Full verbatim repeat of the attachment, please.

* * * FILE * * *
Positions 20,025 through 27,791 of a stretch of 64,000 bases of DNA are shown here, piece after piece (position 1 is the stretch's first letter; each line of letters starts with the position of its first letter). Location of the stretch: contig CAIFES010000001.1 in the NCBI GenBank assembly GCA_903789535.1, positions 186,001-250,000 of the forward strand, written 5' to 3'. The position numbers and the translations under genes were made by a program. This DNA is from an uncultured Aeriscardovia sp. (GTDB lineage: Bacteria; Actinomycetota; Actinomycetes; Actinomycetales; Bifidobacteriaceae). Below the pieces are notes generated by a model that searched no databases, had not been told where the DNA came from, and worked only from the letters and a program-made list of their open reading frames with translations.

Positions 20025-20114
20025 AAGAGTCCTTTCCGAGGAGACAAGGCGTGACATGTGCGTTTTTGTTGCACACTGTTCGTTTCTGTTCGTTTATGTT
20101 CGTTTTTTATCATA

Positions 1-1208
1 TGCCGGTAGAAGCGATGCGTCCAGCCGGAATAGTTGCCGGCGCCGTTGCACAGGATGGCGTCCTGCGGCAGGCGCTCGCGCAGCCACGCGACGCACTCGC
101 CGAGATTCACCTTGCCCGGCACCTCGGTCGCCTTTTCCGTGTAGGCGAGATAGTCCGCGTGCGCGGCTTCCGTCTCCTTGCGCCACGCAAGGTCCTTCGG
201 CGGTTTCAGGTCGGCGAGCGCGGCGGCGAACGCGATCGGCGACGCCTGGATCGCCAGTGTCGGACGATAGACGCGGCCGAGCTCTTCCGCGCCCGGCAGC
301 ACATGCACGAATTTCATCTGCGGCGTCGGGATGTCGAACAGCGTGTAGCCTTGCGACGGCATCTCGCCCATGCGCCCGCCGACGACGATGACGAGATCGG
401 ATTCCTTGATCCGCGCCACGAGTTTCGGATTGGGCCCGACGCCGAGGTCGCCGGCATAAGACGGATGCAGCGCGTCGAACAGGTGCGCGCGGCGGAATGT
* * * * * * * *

Positions 20,025 through 27,791 of a stretch of 64,000 bases of DNA are shown here, piece after piece (position 1 is the stretch's first letter; each line of letters starts with the position of its first letter). Location of the stretch: contig CAIFES010000001.1 in the NCBI GenBank assembly GCA_903789535.1, positions 186,001-250,000 of the forward strand, written 5' to 3'. The position numbers and the translations under genes were made by a program. This DNA is from an uncultured Aeriscardovia sp. (GTDB lineage: Bacteria; Actinomycetota; Actinomycetes; Actinomycetales; Bifidobacteriaceae). Below the pieces are notes generated by a model that searched no databases, had not been told where the DNA came from, and worked only from the letters and a program-made list of their open reading frames with translations.

Positions 20025-20114
20025 AAGAGTCCTTTCCGAGGAGACAAGGCGTGACATGTGCGTTTTTGTTGCACACTGTTCGTTTCTGTTCGTTTATGTT
20101 CGTTTTTTATCATA

Positions 1-1208
1 TGCCGGTAGAAGCGATGCGTCCAGCCGGAATAGTTGCCGGCGCCGTTGCACAGGATGGCGTCCTGCGGCAGGCGCTCGCGCAGCCACGCGACGCACTCGC
101 CGAGATTCACCTTGCCCGGCACCTCGGTCGCCTTTTCCGTGTAGGCGAGATAGTCCGCGTGCGCGGCTTCCGTCTCCTTGCGCCACGCAAGGTCCTTCGG
201 CGGTTTCAGGTCGGCGAGCGCGGCGGCGAACGCGATCGGCGACGCCTGGATCGCCAGTGTCGGACGATAGACGCGGCCGAGCTCTTCCGCGCCCGGCAGC
301 ACATGCACGAATTTCATCTGCGGCGTCGGGATGTCGAACAGCGTGTAGCCTTGCGACGGCATCTCGCCCATGCGCCCGCCGACGACGATGACGAGATCGG
401 ATTCCTTGATCCGCGCCACGAGTTTCGGATTGGGCCCGACGCCGAGGTCGCCGGCATAAGACGGATGCAGCGCGTCGAACAGGTGCGCGCGGCGGAATGT